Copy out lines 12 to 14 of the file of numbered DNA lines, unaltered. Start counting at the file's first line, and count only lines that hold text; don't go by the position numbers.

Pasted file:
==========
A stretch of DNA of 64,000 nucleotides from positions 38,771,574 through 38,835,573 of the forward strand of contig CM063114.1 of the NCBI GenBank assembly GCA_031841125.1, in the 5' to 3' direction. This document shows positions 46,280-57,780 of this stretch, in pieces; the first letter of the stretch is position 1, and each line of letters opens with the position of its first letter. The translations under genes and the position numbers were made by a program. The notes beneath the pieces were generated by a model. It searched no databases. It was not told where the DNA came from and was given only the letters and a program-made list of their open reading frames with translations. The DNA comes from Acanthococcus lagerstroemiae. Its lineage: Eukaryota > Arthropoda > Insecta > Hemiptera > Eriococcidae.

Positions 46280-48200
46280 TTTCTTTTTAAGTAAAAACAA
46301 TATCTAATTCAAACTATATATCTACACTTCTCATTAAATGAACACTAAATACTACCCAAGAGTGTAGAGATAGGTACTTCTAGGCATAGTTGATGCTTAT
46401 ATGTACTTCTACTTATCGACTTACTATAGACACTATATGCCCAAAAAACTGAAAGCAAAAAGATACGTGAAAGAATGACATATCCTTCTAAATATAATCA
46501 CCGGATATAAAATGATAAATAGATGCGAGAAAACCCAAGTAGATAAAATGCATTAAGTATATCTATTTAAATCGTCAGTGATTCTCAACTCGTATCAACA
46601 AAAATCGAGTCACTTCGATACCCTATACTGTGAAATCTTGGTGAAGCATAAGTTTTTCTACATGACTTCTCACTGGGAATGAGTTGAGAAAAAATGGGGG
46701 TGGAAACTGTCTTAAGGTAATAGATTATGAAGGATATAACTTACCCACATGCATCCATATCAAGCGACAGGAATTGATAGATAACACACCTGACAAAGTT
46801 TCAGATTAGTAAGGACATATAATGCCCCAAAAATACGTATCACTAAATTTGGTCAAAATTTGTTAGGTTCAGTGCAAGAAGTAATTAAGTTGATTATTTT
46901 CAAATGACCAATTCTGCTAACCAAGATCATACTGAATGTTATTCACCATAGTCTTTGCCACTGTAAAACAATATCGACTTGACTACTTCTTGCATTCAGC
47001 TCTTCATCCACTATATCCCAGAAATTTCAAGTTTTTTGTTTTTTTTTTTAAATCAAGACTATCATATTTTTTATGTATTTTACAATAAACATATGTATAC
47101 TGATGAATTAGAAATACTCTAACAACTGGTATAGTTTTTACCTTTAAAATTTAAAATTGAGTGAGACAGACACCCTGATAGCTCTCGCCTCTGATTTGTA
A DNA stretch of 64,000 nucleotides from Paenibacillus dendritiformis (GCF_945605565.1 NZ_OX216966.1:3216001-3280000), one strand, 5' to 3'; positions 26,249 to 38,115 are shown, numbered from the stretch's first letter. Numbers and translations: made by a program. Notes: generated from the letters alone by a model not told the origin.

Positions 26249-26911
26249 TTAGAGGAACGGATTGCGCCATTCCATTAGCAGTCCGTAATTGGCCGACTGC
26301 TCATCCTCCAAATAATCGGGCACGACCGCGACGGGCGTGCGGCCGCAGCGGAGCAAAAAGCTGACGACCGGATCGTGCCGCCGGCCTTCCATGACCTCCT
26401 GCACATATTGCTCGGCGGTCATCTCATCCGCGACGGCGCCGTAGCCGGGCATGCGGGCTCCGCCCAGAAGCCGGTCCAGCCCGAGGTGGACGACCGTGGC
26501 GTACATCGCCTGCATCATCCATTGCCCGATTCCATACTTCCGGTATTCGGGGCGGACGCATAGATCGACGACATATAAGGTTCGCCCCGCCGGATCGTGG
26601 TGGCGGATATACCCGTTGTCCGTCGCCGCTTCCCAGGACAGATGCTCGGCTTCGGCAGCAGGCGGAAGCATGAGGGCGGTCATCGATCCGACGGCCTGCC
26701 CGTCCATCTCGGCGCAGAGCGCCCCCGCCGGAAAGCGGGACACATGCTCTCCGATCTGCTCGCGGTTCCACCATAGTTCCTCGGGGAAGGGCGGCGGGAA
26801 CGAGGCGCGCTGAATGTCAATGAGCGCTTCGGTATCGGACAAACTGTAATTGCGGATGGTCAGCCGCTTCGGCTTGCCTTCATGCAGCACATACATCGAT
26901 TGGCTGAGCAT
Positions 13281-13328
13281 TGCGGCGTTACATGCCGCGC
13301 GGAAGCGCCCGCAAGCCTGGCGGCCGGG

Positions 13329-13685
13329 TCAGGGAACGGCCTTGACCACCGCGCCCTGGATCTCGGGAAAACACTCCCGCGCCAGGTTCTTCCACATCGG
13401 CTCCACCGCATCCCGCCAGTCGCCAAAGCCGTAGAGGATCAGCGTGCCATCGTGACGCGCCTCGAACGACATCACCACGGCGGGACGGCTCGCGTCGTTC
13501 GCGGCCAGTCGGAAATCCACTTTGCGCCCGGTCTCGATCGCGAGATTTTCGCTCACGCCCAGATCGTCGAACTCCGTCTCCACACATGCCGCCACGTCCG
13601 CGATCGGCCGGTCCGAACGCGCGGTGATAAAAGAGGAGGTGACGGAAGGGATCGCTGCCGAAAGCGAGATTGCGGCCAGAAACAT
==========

47101 TGATGAATTAGAAATACTCTAACAACTGGTATAGTTTTTACCTTTAAAATTTAAAATTGAGTGAGACAGACACCCTGATAGCTCTCGCCTCTGATTTGTA
A DNA stretch of 64,000 nucleotides from Paenibacillus dendritiformis (GCF_945605565.1 NZ_OX216966.1:3216001-3280000), one strand, 5' to 3'; positions 26,249 to 38,115 are shown, numbered from the stretch's first letter. Numbers and translations: made by a program. Notes: generated from the letters alone by a model not told the origin.

Positions 26249-26911